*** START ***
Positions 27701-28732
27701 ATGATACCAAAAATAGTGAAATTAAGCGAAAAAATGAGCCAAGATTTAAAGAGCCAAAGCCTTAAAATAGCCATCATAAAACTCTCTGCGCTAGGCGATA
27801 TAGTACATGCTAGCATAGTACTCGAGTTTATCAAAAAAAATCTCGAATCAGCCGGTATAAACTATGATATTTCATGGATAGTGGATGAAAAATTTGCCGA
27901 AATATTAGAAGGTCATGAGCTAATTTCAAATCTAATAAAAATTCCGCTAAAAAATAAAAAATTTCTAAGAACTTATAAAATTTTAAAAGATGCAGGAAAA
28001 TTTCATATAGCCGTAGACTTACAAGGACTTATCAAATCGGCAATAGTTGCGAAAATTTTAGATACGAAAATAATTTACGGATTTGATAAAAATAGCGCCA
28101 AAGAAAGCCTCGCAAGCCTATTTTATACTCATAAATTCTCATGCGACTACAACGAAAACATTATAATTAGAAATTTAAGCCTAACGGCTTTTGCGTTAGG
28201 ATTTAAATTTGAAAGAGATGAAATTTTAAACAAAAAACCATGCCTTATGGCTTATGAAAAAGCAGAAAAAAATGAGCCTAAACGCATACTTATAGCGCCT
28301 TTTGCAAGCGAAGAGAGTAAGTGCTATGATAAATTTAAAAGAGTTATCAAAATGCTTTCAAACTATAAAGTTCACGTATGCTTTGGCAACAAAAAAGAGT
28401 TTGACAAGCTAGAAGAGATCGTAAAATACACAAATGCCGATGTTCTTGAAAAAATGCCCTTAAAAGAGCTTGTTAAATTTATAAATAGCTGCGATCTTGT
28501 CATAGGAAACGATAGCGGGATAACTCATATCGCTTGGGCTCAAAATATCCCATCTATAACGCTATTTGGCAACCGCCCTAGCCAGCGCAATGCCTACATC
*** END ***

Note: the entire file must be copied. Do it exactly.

Positions 27701-28732
27701 ATGATACCAAAAATAGTGAAATTAAGCGAAAAAATGAGCCAAGATTTAAAGAGCCAAAGCCTTAAAATAGCCATCATAAAACTCTCTGCGCTAGGCGATA
27801 TAGTACATGCTAGCATAGTACTCGAGTTTATCAAAAAAAATCTCGAATCAGCCGGTATAAACTATGATATTTCATGGATAGTGGATGAAAAATTTGCCGA
27901 AATATTAGAAGGTCATGAGCTAATTTCAAATCTAATAAAAATTCCGCTAAAAAATAAAAAATTTCTAAGAACTTATAAAATTTTAAAAGATGCAGGAAAA
28001 TTTCATATAGCCGTAGACTTACAAGGACTTATCAAATCGGCAATAGTTGCGAAAATTTTAGATACGAAAATAATTTACGGATTTGATAAAAATAGCGCCA
28101 AAGAAAGCCTCGCAAGCCTATTTTATACTCATAAATTCTCATGCGACTACAACGAAAACATTATAATTAGAAATTTAAGCCTAACGGCTTTTGCGTTAGG
28201 ATTTAAATTTGAAAGAGATGAAATTTTAAACAAAAAACCATGCCTTATGGCTTATGAAAAAGCAGAAAAAAATGAGCCTAAACGCATACTTATAGCGCCT
28301 TTTGCAAGCGAAGAGAGTAAGTGCTATGATAAATTTAAAAGAGTTATCAAAATGCTTTCAAACTATAAAGTTCACGTATGCTTTGGCAACAAAAAAGAGT
28401 TTGACAAGCTAGAAGAGATCGTAAAATACACAAATGCCGATGTTCTTGAAAAAATGCCCTTAAAAGAGCTTGTTAAATTTATAAATAGCTGCGATCTTGT
28501 CATAGGAAACGATAGCGGGATAACTCATATCGCTTGGGCTCAAAATATCCCATCTATAACGCTATTTGGCAACCGCCCTAGCCAGCGCAATGCCTACATC